Leadership thoughts and strategies, plus upcoming (virtual!) events from Deb Elbaum Coaching
View this email in your browser

When you define "better," you help your brain

I want to feel better.
I want to be a better communicator.
I want to do a better job at this.

My clients often make statements like these, usually at the start of our coaching engagement. And when they use the word "better," I follow up immediately by asking, "What does better mean to you? What will we point to specifically to know that you are better?"

We all frequently use words like better, good, and bad in relation to how we work, live, and feel. The challenge with these words, though, is that they are vague. They don't convey a shared understanding about a situation or opportunity. They don't encourage clarity. They are, as one client renamed them, "placeholder words."

I am always listening to the words my clients choose, because the words we speak create our reality. To be intentional with our lives, with our personal and professional choices, we need to have a clear roadmap of what's important to us, where we want to have impact, and what we want to achieve.

That's why it's critical to catch yourself when you use the word better, to pause and reflect on exactly what you mean. What does it mean to be a better leader, a better mother, or a better person? Defining this word for ourselves gives us a more detailed roadmap of exactly what we want to communicate, how we want to show up, and what we want to work towards. And because we all mean something different when we use the word better, we each get to define it for ourselves.

Here's an example: My client Tom told me that he wants to feel better. If someone tells you they want to feel better, what comes to your mind? That they want to exercise more? Get more sleep? When I asked Tom to explain what he meant, he said that better would mean feeling optimistic about the potential for change initiatives at work, and making a choice about whether he wanted to stay at his current organization or leave. Understanding his thoughts then gave our coaching conversation a focus and foundation for creating an action plan.

Defining better also helps our brain think more effectively. When we drill down into what we mean, we engage our prefrontal cortex -- a part of our brain that lets us make thoughtful decisions, long-term goals, have empathy, and have more self-control. That's because in order to define the word better, we need to use our prefrontal cortex to decide what we truly mean, to sort through choices and identify the most accurate ideas.

We all want to be better at something -- whether better writers, better colleagues, or better partners. This month, I invite you to catch yourself whenever you use that word. When you do, ask yourself what it would look like if you were better. Clarifying what better means to you will help you pinpoint exactly where you need to invest your energy next.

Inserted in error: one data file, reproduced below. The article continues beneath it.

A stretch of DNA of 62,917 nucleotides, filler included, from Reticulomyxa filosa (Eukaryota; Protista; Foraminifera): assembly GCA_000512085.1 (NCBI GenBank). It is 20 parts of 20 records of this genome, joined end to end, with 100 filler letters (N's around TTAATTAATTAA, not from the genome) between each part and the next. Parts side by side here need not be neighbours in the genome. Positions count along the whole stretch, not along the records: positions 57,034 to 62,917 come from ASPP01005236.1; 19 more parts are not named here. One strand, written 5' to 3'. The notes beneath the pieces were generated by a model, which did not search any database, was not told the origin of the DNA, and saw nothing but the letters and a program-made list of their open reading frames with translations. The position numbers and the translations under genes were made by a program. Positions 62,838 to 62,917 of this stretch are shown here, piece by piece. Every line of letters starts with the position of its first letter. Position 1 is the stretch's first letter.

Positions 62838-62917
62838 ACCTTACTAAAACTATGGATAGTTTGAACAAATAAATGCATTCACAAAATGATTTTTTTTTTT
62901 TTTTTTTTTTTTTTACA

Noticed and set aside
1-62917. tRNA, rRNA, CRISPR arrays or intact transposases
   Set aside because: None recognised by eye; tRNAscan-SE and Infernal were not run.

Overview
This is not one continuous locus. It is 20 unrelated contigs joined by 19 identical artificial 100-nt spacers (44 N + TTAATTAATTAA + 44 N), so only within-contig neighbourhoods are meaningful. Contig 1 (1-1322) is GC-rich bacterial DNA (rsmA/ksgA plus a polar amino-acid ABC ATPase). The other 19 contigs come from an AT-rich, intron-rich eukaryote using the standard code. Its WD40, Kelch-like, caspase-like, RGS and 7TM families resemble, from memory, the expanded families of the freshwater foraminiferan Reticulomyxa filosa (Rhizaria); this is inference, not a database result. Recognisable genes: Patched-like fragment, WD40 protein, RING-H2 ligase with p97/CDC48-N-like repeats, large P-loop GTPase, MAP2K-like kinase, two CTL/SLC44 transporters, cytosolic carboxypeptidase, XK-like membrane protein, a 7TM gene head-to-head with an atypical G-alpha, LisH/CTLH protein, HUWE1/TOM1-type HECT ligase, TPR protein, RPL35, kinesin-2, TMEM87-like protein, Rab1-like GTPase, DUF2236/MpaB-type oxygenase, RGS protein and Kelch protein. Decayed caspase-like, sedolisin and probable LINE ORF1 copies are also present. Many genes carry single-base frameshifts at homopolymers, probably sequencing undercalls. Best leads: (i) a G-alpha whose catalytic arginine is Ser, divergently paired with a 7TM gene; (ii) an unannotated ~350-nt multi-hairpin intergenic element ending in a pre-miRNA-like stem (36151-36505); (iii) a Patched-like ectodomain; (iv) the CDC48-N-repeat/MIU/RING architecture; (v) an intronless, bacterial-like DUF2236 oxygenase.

I also invite you to listen to colleagues and those around you. When they use the word better, ask them to define what it means to them. In addition to creating more alignment and understanding, you'll be helping their brains think more effectively.

If you are ready to feel or work better, and want to dive into exactly what that means for you, please email me for a complimentary conversation.

Here's to staying healthy and positive!


p.s. A new podcast episode of In the Right Direction is available! If you ever feel frustrated and want a tool for getting back on track, listen in to learn two quick breathing and body-based tools. And tune in next Tuesday to hear my bonus interview episode with Sober Curious Coach Julie Dereshinsky, founder of Julie Dereshinsky Coaching.


Network Your Way to Success
Wednesday 2/3/21, 7-8:30 pm EST

Offered through Arlington Community Education 

Introducing Yourself or Your Business in 30 Seconds (or less)
Wednesday 3/17/21, 7-8:30 pm EST

Offered through Newton Community Education



"Zoom Fatigue" Workshop: The Science Behind It and What We Can Do

Many months into our reliance on virtual platforms, many of us are now realizing how draining it is to stare at a screen all day. There are scientific reasons behind that! This workshop explains the neuroscience of Zoom fatigue and then dives into strategies for you and your team to combat screen fatigue. Please contact me for more information.

On-Demand, Single Coaching Sessions

For former clients, for those times you need a quick boost of clarity, confidence, or inspiration. Whether you are making a big decision; feeling like you need a plan for today; or just wanting to feel re-energized -- let's dive in! 

What: 50-minute coaching session, by phone or Zoom
When: Choose your time! Use this scheduling link
How: Pay per session

Book a 50-Minute Coaching Session

Are you ready to transform your thinking and leading?

What do you want in your work and life, and what's keeping you from it? Book a 30-minute complimentary consult through the link below or contact me to uncover what's really holding you back, and what new thoughts and behaviors will move you forward to increased success. If you want to read more about me and my approach visit my website.

Book a Complimentary 30-Minute Consult
Read My Previous Newsletters

Copyright © 2021 Deb Elbaum Coaching, All rights reserved.